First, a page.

Captain’s Blog: Top Tips

A few weeks ago many of you submitted tips and tricks for other teams—congratulations to Laura Dempsey for submitting the most popular idea (“Baby wipes!”) and winning an RTB T-shirt. There were so many good ideas, though, I figured that devoting a post to a few of them would be worthwhile.

“Pack clothing in zip-lock bags for each leg and label them.” (from Elaine)
Clean, dry, un-smelly clothing for each of your three legs is a great idea unto itself. Keeping it all organized for easy-access in the crowded, dark, messy (and probably smelly) van, is crucial. You don’t want to be scrambling to find your hat and gloves at 3 a.m. with a teammate hammering toward the transition area.

“Look through the road maps ahead of time, and designate someone to partner with the driver to be ‘co-pilot.’” (from Danielle Sterling)
This is one of the most critical components of having a mistake-free race. You want to keep your team on course, moving toward the beach, with a minimum of stress and anxiety. Getting lost doesn’t help with any of those goals. I’d add to this that runners should review their legs before running—and I’d advise even making some notes (major intersections and or mileage checkpoints) on something you’ll carry with you during your leg—the back of your bib number, a slip of paper, etc.

“Find a way to make your team recognizable—a mascot, van decorations, costumes, etc.” (from Joni) and “Have your runners wear distinctive lights at night so you can easily identify them.” (from Rob O’B)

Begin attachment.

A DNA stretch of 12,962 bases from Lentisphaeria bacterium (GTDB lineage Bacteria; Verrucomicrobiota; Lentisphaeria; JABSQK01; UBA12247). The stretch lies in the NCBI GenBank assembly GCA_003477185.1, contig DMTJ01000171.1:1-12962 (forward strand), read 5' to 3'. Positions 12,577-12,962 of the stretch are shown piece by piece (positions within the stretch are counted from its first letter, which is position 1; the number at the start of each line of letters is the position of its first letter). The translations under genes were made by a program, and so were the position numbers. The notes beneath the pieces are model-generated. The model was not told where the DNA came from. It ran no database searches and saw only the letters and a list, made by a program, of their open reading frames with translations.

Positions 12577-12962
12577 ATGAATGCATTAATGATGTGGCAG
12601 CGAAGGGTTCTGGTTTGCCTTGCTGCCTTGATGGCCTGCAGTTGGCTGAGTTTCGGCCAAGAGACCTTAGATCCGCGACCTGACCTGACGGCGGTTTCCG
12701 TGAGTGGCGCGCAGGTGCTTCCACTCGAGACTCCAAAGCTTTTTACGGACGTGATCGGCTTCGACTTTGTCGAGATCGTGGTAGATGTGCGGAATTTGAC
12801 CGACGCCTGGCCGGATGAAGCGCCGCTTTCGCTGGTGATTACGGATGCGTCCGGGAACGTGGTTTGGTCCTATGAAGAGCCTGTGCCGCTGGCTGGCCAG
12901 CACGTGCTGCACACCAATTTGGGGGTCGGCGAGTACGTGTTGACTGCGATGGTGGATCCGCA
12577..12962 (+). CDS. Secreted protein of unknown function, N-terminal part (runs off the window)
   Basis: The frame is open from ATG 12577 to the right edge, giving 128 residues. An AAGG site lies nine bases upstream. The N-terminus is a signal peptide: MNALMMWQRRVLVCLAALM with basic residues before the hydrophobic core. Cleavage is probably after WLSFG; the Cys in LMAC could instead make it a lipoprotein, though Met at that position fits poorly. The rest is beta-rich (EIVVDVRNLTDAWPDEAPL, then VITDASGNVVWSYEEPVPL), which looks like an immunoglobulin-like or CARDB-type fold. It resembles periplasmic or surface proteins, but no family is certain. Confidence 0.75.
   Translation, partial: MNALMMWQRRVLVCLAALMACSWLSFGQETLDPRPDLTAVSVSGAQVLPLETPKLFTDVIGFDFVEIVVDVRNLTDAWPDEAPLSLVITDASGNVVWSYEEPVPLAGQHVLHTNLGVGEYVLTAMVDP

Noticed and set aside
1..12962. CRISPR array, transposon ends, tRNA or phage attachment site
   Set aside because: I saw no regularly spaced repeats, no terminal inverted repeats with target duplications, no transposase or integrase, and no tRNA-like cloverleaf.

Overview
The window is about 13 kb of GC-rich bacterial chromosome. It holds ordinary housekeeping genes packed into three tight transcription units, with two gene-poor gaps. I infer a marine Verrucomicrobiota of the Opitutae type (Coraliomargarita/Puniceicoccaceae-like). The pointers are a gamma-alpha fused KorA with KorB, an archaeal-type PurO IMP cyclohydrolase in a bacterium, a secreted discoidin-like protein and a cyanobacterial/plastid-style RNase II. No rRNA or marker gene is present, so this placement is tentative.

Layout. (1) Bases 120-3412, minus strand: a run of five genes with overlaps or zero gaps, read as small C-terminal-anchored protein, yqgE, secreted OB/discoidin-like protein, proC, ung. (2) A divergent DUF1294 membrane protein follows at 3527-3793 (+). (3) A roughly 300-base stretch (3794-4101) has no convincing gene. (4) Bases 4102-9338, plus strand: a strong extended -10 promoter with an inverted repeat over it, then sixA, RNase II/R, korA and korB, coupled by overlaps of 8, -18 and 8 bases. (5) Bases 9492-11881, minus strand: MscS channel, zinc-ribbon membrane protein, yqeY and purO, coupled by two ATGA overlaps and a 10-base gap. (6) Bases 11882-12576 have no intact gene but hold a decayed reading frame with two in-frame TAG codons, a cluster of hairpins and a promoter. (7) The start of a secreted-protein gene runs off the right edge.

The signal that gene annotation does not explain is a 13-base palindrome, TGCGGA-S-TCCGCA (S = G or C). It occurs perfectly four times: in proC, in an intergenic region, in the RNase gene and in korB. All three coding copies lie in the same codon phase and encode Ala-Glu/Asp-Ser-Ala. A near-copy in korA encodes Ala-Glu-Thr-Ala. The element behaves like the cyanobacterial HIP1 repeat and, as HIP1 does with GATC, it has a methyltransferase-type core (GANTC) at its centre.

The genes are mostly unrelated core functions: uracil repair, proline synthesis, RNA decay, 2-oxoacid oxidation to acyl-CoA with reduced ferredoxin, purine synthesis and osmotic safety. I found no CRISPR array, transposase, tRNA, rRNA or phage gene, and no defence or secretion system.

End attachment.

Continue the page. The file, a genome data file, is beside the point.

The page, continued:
A lot of teams go to great lengths to decorate their vans, design costumes, etc. My teams have never done this. To each his and her own. But I will say this: There’s a LOT to be said for being able to recognize your team easily and quickly. That white van you just rented? It’s not going to stand out in a parking lot filled with identical vehicles. And runners of all shapes and sizes look the same in the middle of the night, running toward you with a head lamp on. Some van decorations can help solve the first problem. Uniquely colored lights, or flashing patterns that stand out, will help you pick your runners out from the field as they approach transition areas in the middle of the night.

“Don’t underestimate the healing power of a hot meal mid RTB.” (from Elizabeth)
I’ll add a couple comments to Elizabeth’s idea. First, anything you can do to make yourself feel normal and fresh, in the midst of this relay madness (a change of clothes, a shower, food) are highly recommended. Second, refueling during RTB is unlike refueling during any other race you do. The advice I give my teammates every year is to start snacking soon after you run—even if you don’t feel like it—because your next leg will sneak up on you faster than you might expect. I’ve always taken a grazing approach, eating bits of this and that throughout the race. But I also agree that a substantial meal at some point is a must.

And when you’re done, some baby wipes will freshen you right up.

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